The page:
Gambling is the wagering of money, typically on games of chance or skill. Despite the societal problems, gambling contains the roots of probability theory, game theory, and many aspects of the social sciences. Thus, while gamblers should check out gamblers anonymous and look at the Wizard’s of Odds to dampen their potential rose colored glasses, gambling will continue to interest the more academically inclined (and thus is a section on our site).
Factoids tagged with "Gambling"
According to 2016 data, slot machines account for more revenue than all other casino games combined, and penny slots account for more revenue than any other casino game.
The law of large numbers says, the more instances of a probable event that are considered, the more the theoretical and actual results converge.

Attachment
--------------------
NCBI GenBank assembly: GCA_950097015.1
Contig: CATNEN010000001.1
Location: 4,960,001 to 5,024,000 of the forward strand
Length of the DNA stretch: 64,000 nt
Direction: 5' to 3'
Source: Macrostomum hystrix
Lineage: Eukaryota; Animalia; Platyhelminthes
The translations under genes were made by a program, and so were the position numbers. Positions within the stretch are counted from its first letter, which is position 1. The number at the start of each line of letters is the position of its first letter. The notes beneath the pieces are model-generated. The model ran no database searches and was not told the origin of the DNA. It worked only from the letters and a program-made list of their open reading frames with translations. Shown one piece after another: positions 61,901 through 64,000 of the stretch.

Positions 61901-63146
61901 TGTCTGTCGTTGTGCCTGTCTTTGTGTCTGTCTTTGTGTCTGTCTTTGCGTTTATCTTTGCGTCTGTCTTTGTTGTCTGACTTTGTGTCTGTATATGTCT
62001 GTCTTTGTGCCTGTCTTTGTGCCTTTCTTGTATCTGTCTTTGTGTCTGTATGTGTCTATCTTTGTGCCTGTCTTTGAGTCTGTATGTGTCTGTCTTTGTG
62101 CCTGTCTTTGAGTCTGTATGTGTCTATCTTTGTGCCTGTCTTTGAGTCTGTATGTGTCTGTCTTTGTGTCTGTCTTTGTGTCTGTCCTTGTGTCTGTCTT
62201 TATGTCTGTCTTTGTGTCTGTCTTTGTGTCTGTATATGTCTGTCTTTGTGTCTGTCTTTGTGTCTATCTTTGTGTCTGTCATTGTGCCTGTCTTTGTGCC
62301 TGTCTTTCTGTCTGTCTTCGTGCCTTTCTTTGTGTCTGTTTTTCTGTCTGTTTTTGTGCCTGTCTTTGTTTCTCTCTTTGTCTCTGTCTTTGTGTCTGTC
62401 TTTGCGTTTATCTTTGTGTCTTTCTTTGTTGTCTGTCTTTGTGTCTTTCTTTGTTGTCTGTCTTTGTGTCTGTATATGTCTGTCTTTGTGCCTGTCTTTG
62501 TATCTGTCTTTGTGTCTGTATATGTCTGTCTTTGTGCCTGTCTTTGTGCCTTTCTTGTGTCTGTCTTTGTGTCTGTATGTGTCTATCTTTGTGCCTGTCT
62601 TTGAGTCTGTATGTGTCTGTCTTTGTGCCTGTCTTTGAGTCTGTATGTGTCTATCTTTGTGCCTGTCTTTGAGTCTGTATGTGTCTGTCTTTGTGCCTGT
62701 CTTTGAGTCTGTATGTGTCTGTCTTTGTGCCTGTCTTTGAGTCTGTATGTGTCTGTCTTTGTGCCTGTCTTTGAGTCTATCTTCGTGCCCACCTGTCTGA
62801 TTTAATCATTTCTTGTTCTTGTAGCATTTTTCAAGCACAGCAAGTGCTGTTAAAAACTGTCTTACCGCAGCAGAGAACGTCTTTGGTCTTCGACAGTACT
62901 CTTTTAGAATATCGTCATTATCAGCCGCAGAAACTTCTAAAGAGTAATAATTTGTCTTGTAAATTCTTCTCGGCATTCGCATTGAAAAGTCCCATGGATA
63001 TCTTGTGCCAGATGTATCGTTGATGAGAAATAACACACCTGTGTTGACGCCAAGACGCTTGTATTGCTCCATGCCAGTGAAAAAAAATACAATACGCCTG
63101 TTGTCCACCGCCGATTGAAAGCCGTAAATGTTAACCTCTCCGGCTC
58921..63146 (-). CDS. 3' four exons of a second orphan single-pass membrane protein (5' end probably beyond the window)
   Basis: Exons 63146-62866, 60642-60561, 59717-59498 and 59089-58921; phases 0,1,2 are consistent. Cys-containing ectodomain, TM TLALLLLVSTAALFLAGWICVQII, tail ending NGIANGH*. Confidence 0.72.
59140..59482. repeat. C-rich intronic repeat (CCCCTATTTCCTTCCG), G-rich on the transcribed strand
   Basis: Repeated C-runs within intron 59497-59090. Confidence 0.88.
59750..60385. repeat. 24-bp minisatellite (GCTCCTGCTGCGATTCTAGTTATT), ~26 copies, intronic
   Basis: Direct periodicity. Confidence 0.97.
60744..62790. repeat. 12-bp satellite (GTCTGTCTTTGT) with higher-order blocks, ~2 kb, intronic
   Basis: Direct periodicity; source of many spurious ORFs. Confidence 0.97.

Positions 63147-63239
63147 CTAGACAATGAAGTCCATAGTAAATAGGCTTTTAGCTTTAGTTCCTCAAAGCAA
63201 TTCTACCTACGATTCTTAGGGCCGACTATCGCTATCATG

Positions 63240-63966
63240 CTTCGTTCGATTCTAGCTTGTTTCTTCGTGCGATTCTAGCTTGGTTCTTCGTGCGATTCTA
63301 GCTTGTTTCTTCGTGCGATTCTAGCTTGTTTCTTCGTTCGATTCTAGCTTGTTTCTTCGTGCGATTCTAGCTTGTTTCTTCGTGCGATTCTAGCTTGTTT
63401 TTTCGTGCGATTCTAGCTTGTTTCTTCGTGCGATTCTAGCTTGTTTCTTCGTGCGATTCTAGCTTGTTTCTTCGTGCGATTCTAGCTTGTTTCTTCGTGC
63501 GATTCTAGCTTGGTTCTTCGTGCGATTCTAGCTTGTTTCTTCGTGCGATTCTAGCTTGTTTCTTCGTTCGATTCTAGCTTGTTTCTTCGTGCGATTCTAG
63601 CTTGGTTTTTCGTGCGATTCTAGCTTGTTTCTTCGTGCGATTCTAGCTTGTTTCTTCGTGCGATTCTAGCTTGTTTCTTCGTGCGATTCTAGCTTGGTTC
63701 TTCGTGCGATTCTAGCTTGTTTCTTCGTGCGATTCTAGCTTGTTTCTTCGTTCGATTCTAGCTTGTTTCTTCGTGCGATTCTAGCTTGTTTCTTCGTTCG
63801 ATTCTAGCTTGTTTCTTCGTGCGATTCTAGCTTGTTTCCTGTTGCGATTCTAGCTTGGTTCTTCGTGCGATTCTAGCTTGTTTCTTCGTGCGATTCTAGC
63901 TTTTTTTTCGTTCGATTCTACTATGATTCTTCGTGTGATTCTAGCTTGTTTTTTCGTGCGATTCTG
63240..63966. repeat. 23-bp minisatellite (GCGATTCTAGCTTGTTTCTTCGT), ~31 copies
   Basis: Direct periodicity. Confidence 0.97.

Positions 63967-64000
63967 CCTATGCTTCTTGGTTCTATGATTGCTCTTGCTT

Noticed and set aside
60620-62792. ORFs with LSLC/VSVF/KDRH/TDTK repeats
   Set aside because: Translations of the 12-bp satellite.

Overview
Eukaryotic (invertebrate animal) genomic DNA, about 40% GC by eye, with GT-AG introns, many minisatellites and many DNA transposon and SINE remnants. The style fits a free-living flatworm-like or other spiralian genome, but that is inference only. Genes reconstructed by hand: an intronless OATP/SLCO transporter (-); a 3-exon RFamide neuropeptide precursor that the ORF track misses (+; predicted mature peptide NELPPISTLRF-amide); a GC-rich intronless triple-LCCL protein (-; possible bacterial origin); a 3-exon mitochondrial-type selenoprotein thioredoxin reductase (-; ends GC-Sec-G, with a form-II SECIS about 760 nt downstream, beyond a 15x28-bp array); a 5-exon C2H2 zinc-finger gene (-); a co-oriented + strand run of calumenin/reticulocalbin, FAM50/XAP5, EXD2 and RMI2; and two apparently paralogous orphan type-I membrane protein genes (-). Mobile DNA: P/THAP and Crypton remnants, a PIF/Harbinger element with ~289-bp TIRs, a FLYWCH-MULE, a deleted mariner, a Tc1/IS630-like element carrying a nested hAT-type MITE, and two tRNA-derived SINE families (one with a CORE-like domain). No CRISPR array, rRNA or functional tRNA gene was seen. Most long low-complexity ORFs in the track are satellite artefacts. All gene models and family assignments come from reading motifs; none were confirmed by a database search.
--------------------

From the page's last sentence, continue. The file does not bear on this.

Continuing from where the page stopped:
Blaise Pascal and Pierre de Fermat invented probability theory in 1654 to solve a gambling problem related to expected outcomes.
Very few can make a living off of blackjack. To win in the long run you must count cards, watch tables, risk big money, and employ questionable betting strategies.
Past results of random independent events, like a coin flip, don’t affect future results. The mistaken belief that past results affect future results is known as “the Gambler’s Fallacy” (AKA the Fallacy of the Maturity of Chances, or the Monte Carlo Fallacy).
Competitive sports became popular in the United States from 1850 – 1950 because of lighting technology, mass media, and developing labor and education laws.